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On paper the CFMoto 800MT Touring midsized adventure bike makes some of its competitors seem overpriced. Is it as good as it looks?

I was impressed with the CFMoto 800MT Touring when I attended the model’s launch early this year. Sure, there are a few shortcomings, but there’s no denying that the 800MT represents excellent value for money, regardless of whether you’re looking at the $12,990 (ride away) Sport model or the better-equipped $14,490 (ride away) Touring as tested here for AMCNs 2022 Motorcycle of the Year (MOTY) presented by Shannons Insurance. Well, the bike pictured here is actually the 800 MT Touring Limited Edition, which for an additional $2K over the Touring comes with a unique paint scheme, aluminium panniers and topbox, and Barkbusters. But even at $16,490 ride away, it’s still a helluva lot of bike for the money.

The 800MT is powered by a KTM-designed 799cc parallel-twin that makes a respectable 70kW of power and 77Nm of torque. The first batch of bikes into Australia had messy fueling – they would stutter from closed to open throttle – but it seems as though CFMoto has rectified this issue as promised; our MOTY testbike displayed no such foibles. In fact, the engine produces a nice spread of torque across the rev range, which is ideal for an adventure bike that will likely see duty both on and off the road.

The six-speed gearbox shifts smoothly enough when the clutch is used, but rely on the standard quickshifter and sometimes it’s a bit difficult to change gears, with downshifts in particular requiring a decent prod on the gear lever. Luckily the clutch is light and progressive.

The fully adjustable KYB suspension works well on the road and offers generous 160mm/150mm travel front/rear for rough road riding or ttail work. The J.Juan brake package, which includes radial-mounted four-piston front calipers, offers plenty of power and reasonable feel, and the ABS works well on road and dirt. Overall build is good, with fabulous paint finish on the LE testbike, but a couple of things could be improved upon such as the awkward screen adjustment (via two knobs) and the flimsy-looking lower mounts for the engine protection bars.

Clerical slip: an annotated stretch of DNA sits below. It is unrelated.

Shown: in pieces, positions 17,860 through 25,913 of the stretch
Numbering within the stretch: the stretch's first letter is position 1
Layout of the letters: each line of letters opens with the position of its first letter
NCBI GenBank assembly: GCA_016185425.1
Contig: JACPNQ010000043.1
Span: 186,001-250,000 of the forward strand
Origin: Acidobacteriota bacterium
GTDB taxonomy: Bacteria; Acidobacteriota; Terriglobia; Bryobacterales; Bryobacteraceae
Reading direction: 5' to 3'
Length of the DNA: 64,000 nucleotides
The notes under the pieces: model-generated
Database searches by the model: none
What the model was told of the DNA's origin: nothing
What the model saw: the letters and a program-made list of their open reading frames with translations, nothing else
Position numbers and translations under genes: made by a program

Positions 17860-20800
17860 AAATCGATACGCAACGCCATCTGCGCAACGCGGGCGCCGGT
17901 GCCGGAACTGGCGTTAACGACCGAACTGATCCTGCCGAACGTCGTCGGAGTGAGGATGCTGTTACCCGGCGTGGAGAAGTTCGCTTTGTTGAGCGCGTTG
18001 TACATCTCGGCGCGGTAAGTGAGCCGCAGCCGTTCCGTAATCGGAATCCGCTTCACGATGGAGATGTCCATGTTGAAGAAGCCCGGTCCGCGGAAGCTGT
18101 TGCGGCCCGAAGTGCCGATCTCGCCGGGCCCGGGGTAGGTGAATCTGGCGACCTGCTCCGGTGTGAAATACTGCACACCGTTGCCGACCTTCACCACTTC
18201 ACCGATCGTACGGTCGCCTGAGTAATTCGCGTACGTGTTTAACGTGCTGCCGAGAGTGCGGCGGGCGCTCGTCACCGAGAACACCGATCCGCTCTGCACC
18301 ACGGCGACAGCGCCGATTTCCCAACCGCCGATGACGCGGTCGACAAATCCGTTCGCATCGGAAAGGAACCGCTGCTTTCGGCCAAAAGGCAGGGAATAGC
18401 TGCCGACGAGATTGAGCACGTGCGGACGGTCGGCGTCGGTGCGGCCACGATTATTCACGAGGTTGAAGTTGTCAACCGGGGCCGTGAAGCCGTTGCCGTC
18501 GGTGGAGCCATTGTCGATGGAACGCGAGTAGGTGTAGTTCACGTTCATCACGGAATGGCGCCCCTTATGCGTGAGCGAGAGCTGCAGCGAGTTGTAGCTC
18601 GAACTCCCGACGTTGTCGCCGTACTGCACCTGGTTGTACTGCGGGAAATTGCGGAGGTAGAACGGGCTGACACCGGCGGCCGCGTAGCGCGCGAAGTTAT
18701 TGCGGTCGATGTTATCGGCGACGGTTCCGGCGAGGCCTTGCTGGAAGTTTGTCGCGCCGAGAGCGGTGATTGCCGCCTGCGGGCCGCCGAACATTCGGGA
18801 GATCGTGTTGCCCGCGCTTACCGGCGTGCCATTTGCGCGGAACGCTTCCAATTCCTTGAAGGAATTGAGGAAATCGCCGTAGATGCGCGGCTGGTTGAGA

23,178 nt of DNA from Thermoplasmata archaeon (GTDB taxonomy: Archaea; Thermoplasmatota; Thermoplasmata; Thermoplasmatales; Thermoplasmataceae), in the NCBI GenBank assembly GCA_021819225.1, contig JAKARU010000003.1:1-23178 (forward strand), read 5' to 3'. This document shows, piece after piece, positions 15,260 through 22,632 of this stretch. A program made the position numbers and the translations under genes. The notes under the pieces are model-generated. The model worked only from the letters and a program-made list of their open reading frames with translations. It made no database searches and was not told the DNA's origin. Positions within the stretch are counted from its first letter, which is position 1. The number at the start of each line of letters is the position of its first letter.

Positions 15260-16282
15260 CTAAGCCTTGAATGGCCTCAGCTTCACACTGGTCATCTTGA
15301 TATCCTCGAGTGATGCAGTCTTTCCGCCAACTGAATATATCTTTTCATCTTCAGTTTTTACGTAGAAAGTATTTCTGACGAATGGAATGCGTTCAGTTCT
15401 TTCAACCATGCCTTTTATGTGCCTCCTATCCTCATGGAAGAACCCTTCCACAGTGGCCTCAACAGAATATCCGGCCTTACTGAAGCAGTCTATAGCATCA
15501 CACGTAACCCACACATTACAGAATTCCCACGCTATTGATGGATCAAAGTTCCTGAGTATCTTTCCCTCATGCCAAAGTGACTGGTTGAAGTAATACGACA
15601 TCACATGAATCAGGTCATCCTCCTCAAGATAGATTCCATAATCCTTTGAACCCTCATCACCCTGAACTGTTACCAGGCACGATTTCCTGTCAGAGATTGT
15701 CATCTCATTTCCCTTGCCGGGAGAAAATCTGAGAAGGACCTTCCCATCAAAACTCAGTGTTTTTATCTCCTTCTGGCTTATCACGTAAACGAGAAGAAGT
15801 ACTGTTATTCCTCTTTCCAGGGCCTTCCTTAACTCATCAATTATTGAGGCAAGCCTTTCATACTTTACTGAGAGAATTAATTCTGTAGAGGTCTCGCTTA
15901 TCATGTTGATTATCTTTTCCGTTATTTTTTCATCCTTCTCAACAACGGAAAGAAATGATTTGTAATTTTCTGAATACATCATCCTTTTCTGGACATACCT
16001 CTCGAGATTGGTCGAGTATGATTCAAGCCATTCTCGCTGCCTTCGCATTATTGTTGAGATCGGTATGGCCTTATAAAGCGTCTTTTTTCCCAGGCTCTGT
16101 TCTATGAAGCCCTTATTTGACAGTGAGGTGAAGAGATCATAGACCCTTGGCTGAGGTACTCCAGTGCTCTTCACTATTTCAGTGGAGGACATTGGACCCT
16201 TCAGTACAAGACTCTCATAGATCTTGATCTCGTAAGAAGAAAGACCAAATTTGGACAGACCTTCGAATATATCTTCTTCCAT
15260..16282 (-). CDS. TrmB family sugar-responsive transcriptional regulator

The 800MT is innovative in that it offers so much for so little, but it’s let down by the omission of traction control. On gravel roads it can struggle to find traction over corrugations, and that also means that it doesn’t quite nail its design brief. Sure, with a 19-inch front and 17-inch rear wheel combination, the 800MT isn’t designed for hardcore off-road riding, but there’s little doubt many will see plenty of dirt road action. Having said that, if you’re after a comfortable long-distance tourer there’s no doubt the 800MT Touring fulfills that role well thanks to its neutral riding position, decent weather protection, ample luggage-carrying ability, cruise control, adjustable ride modes, a seven-inch colour TFT screen with Bluetooth connectivity and navigation, standard fog lights, and its heated grips and seat. 

Is the 800MT fun to ride? You betcha, especially when you’re out on the open road and loaded up for an adventure… no matter the conditions.

Test: Dean Mellor

Over the next few weeks we will reveal more about the eight MOTY finalists on the AMCN website and eventually announce the winner. If you can’t wait that long to find out which motorcycle has been awarded AMCN’s 2022 Motorcycle of the Year presented by Shannons Insurance, grab a copy of the AMCN Yearbook, which is on sale now at newsagents and select supermarkets.